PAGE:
…and so we reach the final quarter, and with the last three months, some gems appeared and a few not so gem-like…. enjoy.
October – December
October started off with the enjoyable but underwhelming Scream 4 that considering the long gap between that and the last movie, delivered clever ideas, but not much new. Revisiting the Star Wars saga continued with four of the six movies being viewed and reviewed, which was exhaustive to say the least, but very memorable … and documentary-style sci-fi drama Monsters impressed with great performances and a very convincing atmosphere.
Drive Angry was a fun road-movie come horror actioner, with a great Nicolas Cage and a sexy-as-hell Amber Heard. Not a bad way to start off November. Justine Timberlake made for a credible action hero in sci-fi thriller In Time, and Spanish chiller Julia’s Eyes delivered tension, good performances and brilliantly executed scares. It was great to view The Lion King again, in pin-sharp Blu-ray, and also a second viewing of Quentin Tarantino’s Inglorious Basterds proved it to be a better movie than I had originally realised. The Strangers however was disappointing and predictable, and really, the premise was done better in French horror Ils (aka Them).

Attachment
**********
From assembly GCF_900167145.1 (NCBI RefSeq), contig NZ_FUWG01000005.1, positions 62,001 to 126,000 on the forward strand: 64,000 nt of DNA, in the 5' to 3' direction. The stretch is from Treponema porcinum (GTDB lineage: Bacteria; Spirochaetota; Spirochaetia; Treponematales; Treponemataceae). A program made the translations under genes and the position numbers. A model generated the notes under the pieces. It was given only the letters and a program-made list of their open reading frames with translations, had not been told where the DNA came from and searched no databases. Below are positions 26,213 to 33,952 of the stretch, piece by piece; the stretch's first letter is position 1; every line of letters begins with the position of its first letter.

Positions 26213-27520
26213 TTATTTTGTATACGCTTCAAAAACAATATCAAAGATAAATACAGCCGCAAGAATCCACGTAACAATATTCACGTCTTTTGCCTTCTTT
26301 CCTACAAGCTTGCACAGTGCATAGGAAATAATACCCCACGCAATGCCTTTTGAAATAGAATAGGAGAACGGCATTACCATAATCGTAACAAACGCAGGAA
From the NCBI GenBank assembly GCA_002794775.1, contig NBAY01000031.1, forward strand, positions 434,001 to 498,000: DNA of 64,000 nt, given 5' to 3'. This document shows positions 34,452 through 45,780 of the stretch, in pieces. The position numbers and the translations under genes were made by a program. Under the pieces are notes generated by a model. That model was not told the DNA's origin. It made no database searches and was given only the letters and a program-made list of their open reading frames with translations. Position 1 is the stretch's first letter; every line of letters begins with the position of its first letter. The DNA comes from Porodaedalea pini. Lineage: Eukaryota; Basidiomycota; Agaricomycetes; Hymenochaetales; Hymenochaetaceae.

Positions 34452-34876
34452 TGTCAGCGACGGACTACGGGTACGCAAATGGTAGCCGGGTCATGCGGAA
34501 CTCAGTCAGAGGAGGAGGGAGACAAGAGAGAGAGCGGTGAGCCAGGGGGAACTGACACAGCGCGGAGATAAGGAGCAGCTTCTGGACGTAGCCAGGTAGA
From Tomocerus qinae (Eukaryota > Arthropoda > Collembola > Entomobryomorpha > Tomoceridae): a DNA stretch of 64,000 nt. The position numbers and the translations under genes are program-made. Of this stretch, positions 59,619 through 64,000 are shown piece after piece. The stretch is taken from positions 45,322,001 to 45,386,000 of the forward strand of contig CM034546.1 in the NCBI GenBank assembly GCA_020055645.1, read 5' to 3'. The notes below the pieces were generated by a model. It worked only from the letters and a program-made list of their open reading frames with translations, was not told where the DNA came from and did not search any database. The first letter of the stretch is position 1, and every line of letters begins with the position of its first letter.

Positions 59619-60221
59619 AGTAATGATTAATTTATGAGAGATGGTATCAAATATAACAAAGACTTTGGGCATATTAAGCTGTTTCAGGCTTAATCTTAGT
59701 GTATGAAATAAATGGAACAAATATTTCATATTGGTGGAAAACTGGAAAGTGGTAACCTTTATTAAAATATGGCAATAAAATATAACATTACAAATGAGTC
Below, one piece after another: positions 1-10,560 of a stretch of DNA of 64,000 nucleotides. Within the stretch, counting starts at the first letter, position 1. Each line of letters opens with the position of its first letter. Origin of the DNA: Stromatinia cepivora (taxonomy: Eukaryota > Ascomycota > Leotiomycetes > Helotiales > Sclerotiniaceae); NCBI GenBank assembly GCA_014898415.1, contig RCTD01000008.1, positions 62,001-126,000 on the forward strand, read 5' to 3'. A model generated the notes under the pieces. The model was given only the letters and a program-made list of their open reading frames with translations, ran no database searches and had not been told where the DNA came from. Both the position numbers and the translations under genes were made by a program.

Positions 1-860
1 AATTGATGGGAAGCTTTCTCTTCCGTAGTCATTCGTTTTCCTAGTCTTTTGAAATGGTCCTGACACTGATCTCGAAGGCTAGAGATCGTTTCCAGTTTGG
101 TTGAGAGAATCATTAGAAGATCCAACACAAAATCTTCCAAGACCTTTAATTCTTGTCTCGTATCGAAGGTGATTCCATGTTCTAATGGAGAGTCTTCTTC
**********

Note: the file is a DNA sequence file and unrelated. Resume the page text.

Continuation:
December kicked off with David Lynch’s classic Blue Velvet, a creepy and erotic masterpiece. It was good to see Terry Gilliam back on form with The Imaginarium Of Doctor Parnassus, which proved he’s lost none of his bonkers brilliance. And although I usually avoid remakes, The Thing showed that revisiting a classic and throwing in a few new ideas and a good cast, can make it work. On Christmas Eve I checked out the much hyped Super 8 which despite aiming for 80s family movie nostalgia, just felt old-fashioned and lacking in its own identity.
So, now you must be asking yourself, with all these movies in mind, what will make the final Top Ten. Well, you will just have to wait until later today. Happy New Year!!
- Terry Gilliam: ‘I’m not sure I’ll direct again’ (digitalspy.co.uk)
- 2011 a look back – part three (themoviereport.net)